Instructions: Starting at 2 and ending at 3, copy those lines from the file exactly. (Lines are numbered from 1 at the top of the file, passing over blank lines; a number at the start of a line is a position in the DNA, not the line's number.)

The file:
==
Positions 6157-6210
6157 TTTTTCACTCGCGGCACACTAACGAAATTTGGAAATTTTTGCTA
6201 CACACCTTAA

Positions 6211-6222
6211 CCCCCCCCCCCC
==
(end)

6157 TTTTTCACTCGCGGCACACTAACGAAATTTGGAAATTTTTGCTA
6201 CACACCTTAA